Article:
If you’ve been around here much, you know the words Bacon, Scotch and Pie are a little out of place. Looking for a nice salad or main course starring veggies? You’re in the right place. But everyone once and awhile, there is a recipe that will push me out of my zone. When I saw the original recipe for Bacon Bourbon Pie I immediately thought of my bacon loving friend Nick. The first time we were at a restaurant together he noticed Don had removed the bacon from his sandwich. Perplexed by any man who would skip the bacon, Nick demanded to know “why is that bacon sitting on your plate?” Don indicated that he doesn’t care for the stuff but he also doesn’t want to inconvenience the chef. So whenever ordering a dish that contains bacon, he simply removes it and leaves it on his plate. Faster than you can say “this little piggy” that bacon was off Don’s plate and into Nick’s mouth.
I was telling Don about this pie and he immediately said, “that’s disgusting.” I sent the link to Nick and his wife said, “that’s disgusting.” But our friend?? He said, “if you bake me that pie, I’ll give your kids free math tutoring for life.” Now I don’t know about you, but when a high school math teacher offers you free tutoring it might be time to make a disgusting pie.
Jos and I delivered the pie last week. I don’t know if he smelled the bacon from his front step or saw us through the window but I could hear his bellowing laugh followed by “I can’t believe you made me that pie! You are crazy!!” before the door even opened. When I made the pie I saved enough pastry and filling to make a little tart. Even if I thought it wouldn’t be good, I needed to taste a little to find out. Was it good? Well… it was sweet and salty and… actually pretty tasty. Nick tells me it’s amazing and well worth the 3 less years he will likely live from eating it all in one sitting.
Pecan Pie with Bacon and Scotch
Adapted (barely) from fancy food fancy
1 ½ cup all purpose flour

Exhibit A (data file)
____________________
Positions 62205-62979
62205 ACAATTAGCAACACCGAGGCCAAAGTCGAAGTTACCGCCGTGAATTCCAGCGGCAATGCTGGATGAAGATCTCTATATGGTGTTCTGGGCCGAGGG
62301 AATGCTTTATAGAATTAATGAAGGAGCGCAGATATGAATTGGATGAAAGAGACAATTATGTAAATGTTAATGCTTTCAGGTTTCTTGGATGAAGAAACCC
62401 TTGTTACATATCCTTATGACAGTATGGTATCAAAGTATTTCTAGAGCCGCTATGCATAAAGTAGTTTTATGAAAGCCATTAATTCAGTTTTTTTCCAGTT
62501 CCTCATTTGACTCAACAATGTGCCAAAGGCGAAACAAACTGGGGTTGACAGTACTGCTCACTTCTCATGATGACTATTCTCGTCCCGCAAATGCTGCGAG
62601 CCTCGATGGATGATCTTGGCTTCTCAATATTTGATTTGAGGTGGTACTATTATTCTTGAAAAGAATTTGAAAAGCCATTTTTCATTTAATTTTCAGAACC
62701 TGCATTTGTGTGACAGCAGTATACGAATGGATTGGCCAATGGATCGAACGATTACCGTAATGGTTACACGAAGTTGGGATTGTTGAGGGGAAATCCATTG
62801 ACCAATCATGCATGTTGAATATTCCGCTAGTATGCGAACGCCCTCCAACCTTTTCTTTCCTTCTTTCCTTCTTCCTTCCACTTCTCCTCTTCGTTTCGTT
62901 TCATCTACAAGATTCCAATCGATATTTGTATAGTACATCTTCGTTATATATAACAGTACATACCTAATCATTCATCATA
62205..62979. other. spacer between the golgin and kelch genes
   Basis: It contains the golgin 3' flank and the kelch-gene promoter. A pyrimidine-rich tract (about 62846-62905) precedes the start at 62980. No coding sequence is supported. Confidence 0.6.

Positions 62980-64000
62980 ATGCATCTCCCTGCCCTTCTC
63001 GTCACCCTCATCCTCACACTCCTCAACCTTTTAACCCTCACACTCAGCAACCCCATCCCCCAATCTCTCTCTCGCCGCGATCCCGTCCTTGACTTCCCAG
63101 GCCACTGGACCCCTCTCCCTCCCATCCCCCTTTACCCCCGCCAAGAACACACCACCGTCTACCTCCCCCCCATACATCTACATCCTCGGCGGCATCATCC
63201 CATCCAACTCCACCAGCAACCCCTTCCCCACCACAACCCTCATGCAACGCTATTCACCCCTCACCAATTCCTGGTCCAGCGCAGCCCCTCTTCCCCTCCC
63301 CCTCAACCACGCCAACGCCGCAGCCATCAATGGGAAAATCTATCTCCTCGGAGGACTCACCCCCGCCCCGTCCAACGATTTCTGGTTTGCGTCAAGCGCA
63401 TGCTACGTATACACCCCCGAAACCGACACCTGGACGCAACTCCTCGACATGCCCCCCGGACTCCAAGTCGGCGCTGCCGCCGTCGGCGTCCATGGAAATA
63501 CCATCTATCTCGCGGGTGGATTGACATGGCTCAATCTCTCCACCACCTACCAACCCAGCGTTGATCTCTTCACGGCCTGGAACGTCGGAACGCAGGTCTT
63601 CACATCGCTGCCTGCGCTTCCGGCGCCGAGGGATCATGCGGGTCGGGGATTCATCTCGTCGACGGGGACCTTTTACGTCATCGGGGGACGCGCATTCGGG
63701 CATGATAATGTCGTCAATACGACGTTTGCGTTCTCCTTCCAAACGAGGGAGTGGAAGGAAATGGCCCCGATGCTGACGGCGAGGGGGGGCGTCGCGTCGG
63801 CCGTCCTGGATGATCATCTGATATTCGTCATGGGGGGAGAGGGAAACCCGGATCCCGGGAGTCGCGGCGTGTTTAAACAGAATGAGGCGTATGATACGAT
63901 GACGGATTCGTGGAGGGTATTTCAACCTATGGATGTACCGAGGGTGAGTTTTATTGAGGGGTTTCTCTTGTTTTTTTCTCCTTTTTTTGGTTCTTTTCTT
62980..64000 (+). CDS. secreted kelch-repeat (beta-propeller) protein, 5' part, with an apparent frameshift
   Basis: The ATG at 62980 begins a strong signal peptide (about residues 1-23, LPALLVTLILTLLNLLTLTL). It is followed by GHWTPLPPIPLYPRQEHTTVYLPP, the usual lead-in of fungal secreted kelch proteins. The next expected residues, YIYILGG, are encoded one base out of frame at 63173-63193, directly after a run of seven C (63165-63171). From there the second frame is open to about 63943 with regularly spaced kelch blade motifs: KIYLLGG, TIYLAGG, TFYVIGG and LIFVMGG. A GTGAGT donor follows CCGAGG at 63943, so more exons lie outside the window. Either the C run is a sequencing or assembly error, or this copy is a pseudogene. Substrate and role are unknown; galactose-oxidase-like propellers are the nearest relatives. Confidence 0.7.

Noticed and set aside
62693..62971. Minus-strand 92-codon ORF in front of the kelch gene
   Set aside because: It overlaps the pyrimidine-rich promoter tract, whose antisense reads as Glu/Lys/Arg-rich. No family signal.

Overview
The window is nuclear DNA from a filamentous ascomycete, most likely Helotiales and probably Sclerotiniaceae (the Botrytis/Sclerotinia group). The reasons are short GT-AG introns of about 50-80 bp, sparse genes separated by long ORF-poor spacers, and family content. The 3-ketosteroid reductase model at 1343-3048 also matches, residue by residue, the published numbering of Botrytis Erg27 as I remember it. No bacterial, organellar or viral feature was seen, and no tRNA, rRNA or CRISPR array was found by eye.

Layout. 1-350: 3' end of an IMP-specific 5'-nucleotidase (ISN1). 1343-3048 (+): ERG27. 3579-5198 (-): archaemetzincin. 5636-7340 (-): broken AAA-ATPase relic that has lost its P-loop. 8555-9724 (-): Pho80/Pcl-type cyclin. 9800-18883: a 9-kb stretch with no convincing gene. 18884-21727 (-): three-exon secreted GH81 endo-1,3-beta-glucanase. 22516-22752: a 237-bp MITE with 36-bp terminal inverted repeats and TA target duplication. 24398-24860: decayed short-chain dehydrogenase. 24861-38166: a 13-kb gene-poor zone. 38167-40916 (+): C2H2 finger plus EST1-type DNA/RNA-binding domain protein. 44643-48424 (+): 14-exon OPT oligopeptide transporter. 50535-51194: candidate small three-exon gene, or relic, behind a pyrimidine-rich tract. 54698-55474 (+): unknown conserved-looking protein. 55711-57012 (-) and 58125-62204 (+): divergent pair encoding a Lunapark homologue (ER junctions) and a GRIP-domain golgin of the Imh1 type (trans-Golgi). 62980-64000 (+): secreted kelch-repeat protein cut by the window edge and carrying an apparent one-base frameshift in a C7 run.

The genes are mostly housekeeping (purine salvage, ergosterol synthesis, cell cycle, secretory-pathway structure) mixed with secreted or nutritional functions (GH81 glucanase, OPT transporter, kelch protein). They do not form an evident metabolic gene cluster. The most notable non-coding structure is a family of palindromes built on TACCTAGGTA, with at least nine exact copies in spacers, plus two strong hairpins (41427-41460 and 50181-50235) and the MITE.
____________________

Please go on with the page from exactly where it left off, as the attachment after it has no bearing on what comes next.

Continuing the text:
½ tsp salt
3 tsp sugar
4 Tbsp cold bacon grease, cut into pieces
5 Tbsp cold butter, cut into cubes
2 Tbsp cold Scotch
3 Tbsp ice water (more as needed)
½ cup maple syrup
4 Tbsp cane sugar
½ cup Golden Syrup
3 Tbsp unsalted butter
½ tsp salt
1 tsp vanilla
2 cups pecans
½ cup crispy bacon, finely chopped
3 Tbsp Scotch
In a large frying pan, cook 6-10 slices of bacon til crispy. Drain grease and put in fridge to solidify. Crumble bacon to measure ½ cup.
Making the crust: Whisk together the flour, salt and sugar in a large bowl. Add the bacon grease and incorporate using two knives. Cut in the butter just until it is reduced to small, pea-sized pieces. Sprinkle the Scotch and water over the mixture, and stir together just until incorporated. Gently press the crumbly mixture together with the palm of your hand just until it comes together to form a dough. Mold the dough into a disc roughly 6 inches in diameter. Cover the disc tightly with plastic wrap and refrigerate overnight (original recipe says 2hr minimum).
On a lightly floured surface, roll the dough out into a round roughly 13 inches in diameter. The dough is a little crumbly, but it will come together as it warms up a little. Place in a 9-inch pie plate. Freeze the formed shell for 20 to 30 minutes before filling and baking.
Assembling the pie: Preheat to 350°F. Whisk syrup, brown sugar, golden syrup and butter in medium saucepan over medium heat until sugar dissolves and butter melts. Increase heat and boil 1 minute. Cool mixture to lukewarm, about 45 minutes.
Whisk eggs, vanilla and salt in 4-cup measuring cup to blend. Gradually whisk maple syrup mixture into egg mixture. Stir in the pecan halves, bacon, and Scotch. Pour filling into frozen crust. Bake pie until filling is slightly puffed around edges and centre is set, about 55 minutes. Cool pie completely on rack. Can be prepared up to 8 hours ahead. Let stand at room temperature. Cut pie into wedges and serve.